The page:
The amyloid precursor protein forms plasmalemmal clusters via its pathogenic amyloid-β domain.
ABSTRACT The amyloid precursor protein (APP) is a large, ubiquitous integral membrane protein with a small amyloid-β (Aβ) domain. In the human brain, endosomal processing of APP produces neurotoxic Aβ-peptides, which are involved in Alzheimer's disease. Here, we show that the Aβ sequence exerts a physiological function when still present in the unprocessed APP molecule. From the extracellular site, Aβ concentrates APP molecules into plasmalemmal membrane protein clusters. Moreover, Aβ stabilization of clusters is a prerequisite for their targeting to endocytic clathrin structures. Therefore, we conclude that the Aβ domain directly mediates a central step in APP trafficking, driving its own conversion into neurotoxic peptides.
Article: SNAREs in native plasma membranes are active and readily form core complexes with endogenous and exogenous SNAREs.[show abstract] [hide abstract]
ABSTRACT: During neuronal exocytosis, the vesicle-bound soluble NSF attachment protein (SNAP) receptor (SNARE) synaptobrevin 2 forms complexes with the plasma membrane-bound SNAREs syntaxin 1A and SNAP25 to initiate the fusion reaction. However, it is not known whether in the native membrane SNAREs are constitutively active or whether they are unable to enter SNARE complexes unless activated before membrane fusion. Here we used binding of labeled recombinant SNAREs to inside-out carrier supported plasma membrane sheets of PC12 cells to probe for the activity of endogenous SNAREs. Binding was specific, saturable, and depended on the presence of membrane-resident SNARE partners. Our data show that virtually all of the endogenous syntaxin 1 and SNAP-25 are highly reactive and readily form SNARE complexes with exogenously added SNAREs. Furthermore, complexes between endogenous SNAREs were not detectable when the membranes are freshly prepared, but they slowly form upon prolonged incubation in vitro. We conclude that the activity of membrane-resident SNAREs is not downregulated by control proteins but is constitutively active even if not engaged in fusion events.The Journal of Cell Biology 09/2002; 158(4):751-60. · 10.26 Impact Factor
Article: Paradigm shift of the plasma membrane concept from the two-dimensional continuum fluid to the partitioned fluid: high-speed single-molecule tracking of membrane molecules.[show abstract] [hide abstract]
ABSTRACT: Recent advancements in single-molecule tracking methods with nanometer-level precision now allow researchers to observe the movement, recruitment, and activation of single molecules in the plasma membrane in living cells. In particular, on the basis of the observations by high-speed single-particle tracking at a frame rate of 40,000 frames s(1), the partitioning of the fluid plasma membrane into submicron compartments throughout the cell membrane and the hop diffusion of virtually all the molecules have been proposed. This could explain why the diffusion coefficients in the plasma membrane are considerably smaller than those in artificial membranes, and why the diffusion coefficient is reduced upon molecular complex formation (oligomerization-induced trapping). In this review, we first describe the high-speed single-molecule tracking methods, and then we critically review a new model of a partitioned fluid plasma membrane and the involvement of the actin-based membrane-skeleton "fences" and anchored-transmembrane protein "pickets" in the formation of compartment boundaries.Annual Review of Biophysics and Biomolecular Structure 02/2005; 34:351-78. · 18.96 Impact Factor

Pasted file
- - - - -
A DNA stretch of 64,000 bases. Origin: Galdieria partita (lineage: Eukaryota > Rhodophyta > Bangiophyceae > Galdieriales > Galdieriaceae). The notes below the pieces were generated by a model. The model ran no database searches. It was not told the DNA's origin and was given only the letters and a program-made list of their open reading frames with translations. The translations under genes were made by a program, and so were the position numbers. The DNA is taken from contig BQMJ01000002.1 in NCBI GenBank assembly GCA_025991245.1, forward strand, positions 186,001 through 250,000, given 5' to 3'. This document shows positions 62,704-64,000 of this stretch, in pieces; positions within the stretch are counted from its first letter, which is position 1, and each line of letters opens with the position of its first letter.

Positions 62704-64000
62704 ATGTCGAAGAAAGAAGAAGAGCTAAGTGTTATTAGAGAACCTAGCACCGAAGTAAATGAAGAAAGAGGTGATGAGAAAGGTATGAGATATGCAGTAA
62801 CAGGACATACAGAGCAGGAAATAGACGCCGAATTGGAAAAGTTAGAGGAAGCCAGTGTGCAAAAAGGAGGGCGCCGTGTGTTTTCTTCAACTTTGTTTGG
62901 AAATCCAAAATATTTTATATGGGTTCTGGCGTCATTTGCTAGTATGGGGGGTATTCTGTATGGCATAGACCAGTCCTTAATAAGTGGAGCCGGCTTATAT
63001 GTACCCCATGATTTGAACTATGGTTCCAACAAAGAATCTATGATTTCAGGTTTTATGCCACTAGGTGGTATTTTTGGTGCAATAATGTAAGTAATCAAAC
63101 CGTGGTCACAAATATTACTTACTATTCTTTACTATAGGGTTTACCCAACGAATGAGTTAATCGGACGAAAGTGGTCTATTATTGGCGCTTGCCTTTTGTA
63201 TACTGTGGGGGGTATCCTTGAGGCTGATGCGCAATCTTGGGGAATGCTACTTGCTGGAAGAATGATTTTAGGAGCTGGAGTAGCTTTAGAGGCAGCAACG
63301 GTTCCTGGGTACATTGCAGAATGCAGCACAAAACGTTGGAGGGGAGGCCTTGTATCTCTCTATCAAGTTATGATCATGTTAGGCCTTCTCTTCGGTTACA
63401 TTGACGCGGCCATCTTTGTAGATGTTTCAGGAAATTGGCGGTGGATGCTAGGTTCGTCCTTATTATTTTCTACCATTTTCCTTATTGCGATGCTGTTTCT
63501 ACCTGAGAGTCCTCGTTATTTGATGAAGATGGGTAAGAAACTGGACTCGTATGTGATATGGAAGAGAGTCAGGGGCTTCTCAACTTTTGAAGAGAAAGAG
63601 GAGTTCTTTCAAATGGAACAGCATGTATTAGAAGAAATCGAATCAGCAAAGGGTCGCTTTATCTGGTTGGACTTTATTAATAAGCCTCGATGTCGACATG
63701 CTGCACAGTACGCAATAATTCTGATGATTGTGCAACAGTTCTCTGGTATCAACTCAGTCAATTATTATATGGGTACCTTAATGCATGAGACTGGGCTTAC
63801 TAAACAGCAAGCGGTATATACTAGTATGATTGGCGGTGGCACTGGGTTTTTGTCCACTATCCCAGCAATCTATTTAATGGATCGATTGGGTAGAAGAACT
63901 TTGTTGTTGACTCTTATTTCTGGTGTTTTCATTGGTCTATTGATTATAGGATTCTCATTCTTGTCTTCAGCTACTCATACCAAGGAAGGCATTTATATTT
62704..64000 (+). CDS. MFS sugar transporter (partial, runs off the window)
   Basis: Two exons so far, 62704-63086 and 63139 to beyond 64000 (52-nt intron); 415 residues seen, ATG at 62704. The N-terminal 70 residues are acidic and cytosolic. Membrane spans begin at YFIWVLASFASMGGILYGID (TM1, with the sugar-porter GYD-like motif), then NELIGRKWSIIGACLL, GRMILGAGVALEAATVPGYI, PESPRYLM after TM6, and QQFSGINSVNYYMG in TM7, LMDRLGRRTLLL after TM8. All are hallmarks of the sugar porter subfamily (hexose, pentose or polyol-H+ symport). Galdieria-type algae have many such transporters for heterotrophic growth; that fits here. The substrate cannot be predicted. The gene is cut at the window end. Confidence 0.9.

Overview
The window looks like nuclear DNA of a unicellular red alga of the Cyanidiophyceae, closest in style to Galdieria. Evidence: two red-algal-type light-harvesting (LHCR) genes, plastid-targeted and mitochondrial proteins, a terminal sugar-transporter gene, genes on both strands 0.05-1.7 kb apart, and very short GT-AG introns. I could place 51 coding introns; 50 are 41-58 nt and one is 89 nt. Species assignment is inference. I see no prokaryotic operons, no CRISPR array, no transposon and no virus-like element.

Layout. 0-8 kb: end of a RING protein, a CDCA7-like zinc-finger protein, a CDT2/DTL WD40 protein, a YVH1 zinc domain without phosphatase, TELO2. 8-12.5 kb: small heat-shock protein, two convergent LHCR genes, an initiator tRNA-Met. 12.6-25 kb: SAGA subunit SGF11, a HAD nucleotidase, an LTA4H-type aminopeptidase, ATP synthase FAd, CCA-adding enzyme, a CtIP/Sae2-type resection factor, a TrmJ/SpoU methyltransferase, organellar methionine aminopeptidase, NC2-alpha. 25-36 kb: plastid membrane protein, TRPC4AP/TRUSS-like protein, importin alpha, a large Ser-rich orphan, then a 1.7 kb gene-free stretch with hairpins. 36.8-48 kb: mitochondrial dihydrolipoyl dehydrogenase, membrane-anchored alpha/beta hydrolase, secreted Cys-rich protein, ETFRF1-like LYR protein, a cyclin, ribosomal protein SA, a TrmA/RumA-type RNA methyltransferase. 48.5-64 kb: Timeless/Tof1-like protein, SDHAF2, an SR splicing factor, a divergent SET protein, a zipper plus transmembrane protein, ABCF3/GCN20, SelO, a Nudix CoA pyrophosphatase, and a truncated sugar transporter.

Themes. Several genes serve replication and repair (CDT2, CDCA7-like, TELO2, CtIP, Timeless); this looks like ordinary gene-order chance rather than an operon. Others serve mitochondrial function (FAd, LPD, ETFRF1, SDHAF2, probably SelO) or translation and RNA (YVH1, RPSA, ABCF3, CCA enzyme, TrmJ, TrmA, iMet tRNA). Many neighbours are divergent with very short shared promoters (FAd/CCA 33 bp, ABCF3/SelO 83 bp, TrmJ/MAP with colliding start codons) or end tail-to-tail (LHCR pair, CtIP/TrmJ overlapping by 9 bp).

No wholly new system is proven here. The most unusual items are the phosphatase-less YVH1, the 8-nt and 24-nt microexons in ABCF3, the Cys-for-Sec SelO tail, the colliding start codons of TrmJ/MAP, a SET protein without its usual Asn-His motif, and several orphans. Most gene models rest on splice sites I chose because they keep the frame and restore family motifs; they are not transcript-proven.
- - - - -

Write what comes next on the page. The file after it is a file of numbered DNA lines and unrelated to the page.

Article: Apolipoprotein receptor 2 and X11 alpha/beta mediate apolipoprotein E-induced endocytosis of amyloid-beta precursor protein and beta-secretase, leading to amyloid-beta production.[show abstract] [hide abstract]
ABSTRACT: The homeostasis of amyloid-beta (Abeta) in the brain is critical to the pathogenesis of Alzheimer's disease (AD). Abeta is a fragment of amyloid-beta precursor protein (APP) generated in neurons by two proteases, beta- and gamma-secretases. APP and beta-secretase, both present on cell surface, are endocytosed into endosomes to produce Abeta. The molecular mechanism by which neurons trigger the production of Abeta is poorly understood. We describe here evidence that the binding of lipid-carrying apolipoprotein E (ApoE) to receptor apolipoprotein E receptor 2 (ApoER2) triggers the endocytosis of APP, beta-secretase, and ApoER2 in neuroblastoma cells, leading to the production of Abeta. This mechanism, mediated by adaptor protein X11alpha or X11beta (X11alpha/beta), whose PTB (phosphotyrosine-binding) domain binds to APP and a newly recognized motif in the cytosolic domain of ApoER2. Isomorphic form ApoE4 triggers the production of more Abeta than by ApoE2 or ApoE3; thus, it may play a role in the genetic risk of ApoE4 for the sporadic AD. The mechanism, which functions independently from Reelin-ApoER2 interaction, also provides a link between lipid uptake and Abeta production, which may be important for the regulation of neuronal activity.Journal of Neuroscience 05/2007; 27(15):4052-60. · 7.11 Impact Factor